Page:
Creating pivot tables is a relatively common need, as seen by its popularity in software like Microsoft Excel and Google Sheets. We built a small tool to create pivoted database tables. It can be used as a standalone tool or integrated into ETL pipelines.
Here’s an example of what a simple pivot table transformation might look like:
At Ro, our business and operations are growing quickly in terms of both scale and complexity. We launched at the end of October 2017 with a single brand (Roman) treating a single condition (erectile dysfunction), but in the last few weeks we’ve added a new brand (Zero, for smoking cessation) and several conditions under Roman (hair loss, cold sores, genital herpes, and premature ejaculation), with more on the way.
For the data team, this means our data warehouse needs to support business units and analysts who want to look at data through a variety of lenses. They may want to focus on the overall company, on a particular medical condition, a particular brand, or some cross-cutting category (all prescription medicines vs OTC products). Pivot tables are one important tool for making it but easy and efficient for them to ask and answer the questions they’re interested in.
For context, our data warehouse is in Amazon Redshift, and our solution is currently Redshift-specific (though it would be straightforward to adapt it to most other databases).
The usual way
At the database level, the most common way to write pivot queries is probably to hand-write chains of CASE statements. This is unsatisfactory because it’s labor-intensive, error-prone, and needs to be updated by hand every time a new column is added or a new case becomes possible.
Alternatively, pivoting may be done outside the database, using a spreadsheet program or a business intelligence tool like Looker. This doesn’t help if it’s important to have the pivoted data in the database, whether for performance reasons or because it’s used further in your data pipeline.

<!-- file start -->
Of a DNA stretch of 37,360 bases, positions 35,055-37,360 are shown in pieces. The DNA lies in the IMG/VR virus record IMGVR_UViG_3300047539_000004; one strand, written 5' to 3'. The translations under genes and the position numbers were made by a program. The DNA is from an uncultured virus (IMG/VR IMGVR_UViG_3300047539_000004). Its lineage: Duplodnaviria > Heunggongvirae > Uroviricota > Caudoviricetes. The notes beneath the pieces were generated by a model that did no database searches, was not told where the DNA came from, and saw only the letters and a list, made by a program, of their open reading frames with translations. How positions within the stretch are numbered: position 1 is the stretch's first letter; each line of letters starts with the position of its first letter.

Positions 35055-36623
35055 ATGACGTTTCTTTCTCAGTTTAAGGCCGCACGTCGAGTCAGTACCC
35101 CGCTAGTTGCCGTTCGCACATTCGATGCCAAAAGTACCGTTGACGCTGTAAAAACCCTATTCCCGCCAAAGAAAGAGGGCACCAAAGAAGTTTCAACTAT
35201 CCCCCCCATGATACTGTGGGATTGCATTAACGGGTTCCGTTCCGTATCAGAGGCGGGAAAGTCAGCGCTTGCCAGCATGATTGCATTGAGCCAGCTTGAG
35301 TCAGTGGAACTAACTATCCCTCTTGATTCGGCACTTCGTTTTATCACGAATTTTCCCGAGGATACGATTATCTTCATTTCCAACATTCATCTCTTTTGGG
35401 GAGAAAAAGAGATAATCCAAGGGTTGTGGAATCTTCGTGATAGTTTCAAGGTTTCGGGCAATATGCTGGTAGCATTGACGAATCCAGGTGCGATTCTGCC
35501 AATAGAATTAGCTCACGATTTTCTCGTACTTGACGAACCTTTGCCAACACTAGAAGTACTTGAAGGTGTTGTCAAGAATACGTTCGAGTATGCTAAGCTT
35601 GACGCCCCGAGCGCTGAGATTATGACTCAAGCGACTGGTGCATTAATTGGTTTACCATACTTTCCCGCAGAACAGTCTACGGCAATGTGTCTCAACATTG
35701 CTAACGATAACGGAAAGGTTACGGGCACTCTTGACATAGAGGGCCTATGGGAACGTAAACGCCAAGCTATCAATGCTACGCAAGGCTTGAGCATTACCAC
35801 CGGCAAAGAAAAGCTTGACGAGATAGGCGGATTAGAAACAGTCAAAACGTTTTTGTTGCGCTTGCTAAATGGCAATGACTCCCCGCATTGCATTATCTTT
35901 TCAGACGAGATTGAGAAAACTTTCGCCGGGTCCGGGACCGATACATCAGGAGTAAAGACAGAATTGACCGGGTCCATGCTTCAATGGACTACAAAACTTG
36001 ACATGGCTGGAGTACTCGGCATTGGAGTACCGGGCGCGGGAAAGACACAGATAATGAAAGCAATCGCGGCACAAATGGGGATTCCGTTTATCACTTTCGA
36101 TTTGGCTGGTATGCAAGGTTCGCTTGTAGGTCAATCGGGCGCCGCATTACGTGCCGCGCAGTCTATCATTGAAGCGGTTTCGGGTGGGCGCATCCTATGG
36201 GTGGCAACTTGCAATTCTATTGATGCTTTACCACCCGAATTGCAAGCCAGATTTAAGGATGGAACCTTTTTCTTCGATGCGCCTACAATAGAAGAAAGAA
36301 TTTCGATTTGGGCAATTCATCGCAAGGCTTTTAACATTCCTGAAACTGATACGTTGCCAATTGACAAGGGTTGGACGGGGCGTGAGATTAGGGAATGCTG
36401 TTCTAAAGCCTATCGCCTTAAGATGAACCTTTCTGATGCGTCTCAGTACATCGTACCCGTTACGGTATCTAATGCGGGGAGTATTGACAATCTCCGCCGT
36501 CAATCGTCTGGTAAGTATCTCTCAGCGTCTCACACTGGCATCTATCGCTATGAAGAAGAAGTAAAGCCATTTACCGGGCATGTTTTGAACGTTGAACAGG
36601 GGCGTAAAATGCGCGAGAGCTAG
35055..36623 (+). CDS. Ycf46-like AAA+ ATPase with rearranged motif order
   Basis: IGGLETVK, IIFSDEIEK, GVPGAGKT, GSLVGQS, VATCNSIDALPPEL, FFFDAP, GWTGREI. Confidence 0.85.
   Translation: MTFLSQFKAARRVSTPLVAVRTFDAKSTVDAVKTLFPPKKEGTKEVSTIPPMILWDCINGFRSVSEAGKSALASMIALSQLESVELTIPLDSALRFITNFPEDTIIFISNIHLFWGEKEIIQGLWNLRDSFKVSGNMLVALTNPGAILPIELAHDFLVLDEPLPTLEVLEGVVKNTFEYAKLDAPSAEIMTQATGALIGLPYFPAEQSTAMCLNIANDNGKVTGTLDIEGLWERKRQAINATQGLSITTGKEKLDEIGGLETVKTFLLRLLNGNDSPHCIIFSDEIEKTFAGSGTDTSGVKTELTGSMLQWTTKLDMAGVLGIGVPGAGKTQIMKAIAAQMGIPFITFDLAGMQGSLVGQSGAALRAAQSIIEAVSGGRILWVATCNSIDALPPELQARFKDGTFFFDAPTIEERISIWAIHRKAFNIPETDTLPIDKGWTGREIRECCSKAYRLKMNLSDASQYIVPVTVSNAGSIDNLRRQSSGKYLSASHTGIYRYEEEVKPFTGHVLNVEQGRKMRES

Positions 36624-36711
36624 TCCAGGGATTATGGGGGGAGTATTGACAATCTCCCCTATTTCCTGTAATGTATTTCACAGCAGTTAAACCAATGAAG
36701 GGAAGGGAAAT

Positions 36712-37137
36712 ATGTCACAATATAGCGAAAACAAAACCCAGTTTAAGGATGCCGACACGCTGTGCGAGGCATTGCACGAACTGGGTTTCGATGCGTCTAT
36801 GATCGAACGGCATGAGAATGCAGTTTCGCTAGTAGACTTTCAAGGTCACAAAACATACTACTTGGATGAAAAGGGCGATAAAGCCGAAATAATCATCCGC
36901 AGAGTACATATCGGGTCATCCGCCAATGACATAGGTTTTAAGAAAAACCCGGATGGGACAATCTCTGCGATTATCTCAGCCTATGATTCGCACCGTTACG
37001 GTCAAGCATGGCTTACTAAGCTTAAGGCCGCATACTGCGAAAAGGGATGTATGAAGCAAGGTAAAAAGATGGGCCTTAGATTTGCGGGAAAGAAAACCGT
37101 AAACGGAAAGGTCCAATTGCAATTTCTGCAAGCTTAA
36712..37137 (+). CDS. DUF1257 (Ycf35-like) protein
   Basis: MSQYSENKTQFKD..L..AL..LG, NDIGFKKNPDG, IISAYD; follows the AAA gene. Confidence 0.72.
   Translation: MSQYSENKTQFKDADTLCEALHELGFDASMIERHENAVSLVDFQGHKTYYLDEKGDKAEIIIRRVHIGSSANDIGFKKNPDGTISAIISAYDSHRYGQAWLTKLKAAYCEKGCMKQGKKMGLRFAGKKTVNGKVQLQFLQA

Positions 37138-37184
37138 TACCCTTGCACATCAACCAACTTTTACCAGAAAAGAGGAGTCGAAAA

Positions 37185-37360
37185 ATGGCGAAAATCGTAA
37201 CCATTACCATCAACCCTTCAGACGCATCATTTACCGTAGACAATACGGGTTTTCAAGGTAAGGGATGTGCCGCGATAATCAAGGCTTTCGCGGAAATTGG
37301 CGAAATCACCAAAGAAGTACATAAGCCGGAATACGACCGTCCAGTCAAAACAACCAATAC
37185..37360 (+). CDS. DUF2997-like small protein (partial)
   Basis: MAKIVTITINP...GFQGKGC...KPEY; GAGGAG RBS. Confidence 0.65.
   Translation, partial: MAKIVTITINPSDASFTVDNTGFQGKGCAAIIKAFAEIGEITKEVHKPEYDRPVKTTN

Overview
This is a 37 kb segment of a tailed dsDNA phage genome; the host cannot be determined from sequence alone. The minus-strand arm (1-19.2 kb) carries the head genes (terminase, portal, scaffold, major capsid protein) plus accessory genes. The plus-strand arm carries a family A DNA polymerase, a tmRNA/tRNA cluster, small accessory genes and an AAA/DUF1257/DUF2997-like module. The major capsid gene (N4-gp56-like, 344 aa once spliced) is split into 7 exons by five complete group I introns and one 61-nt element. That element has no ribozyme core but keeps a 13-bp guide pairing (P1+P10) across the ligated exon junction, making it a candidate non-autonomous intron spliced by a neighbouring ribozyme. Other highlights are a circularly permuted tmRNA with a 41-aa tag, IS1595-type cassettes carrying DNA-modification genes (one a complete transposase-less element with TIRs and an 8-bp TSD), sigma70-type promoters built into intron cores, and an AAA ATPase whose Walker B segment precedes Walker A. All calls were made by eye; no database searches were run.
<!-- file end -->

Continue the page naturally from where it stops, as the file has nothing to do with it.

We built a simple way to generate pivot tables (or just pivot queries), which we’ve posted on GitHub here. The README discusses how to use it, including some examples.
The implementation strategy is to take the list of pivot columns, find every existing combination of values in those columns, and then generate appropriate pivoted columns. An aggregation function and default value can be specified individually for each pivoted column, or the script will attempt to guess reasonable defaults based on the column’s name (i.e. SUM will be used for a column whose name starts with `total_`).
The result is that we can declaratively specify pivot tables and have them automatically regenerated. The changes necessary to support new columns are either non-existent or minimal and localized.
Spreadsheets and business intelligence tools can create pivot tables, but that’s not always a replacement for having an in-database pivot table.
Some databases include related functionality (like PostgreSQL’s crosstab table function or Microsoft SQL Server’s PIVOT feature).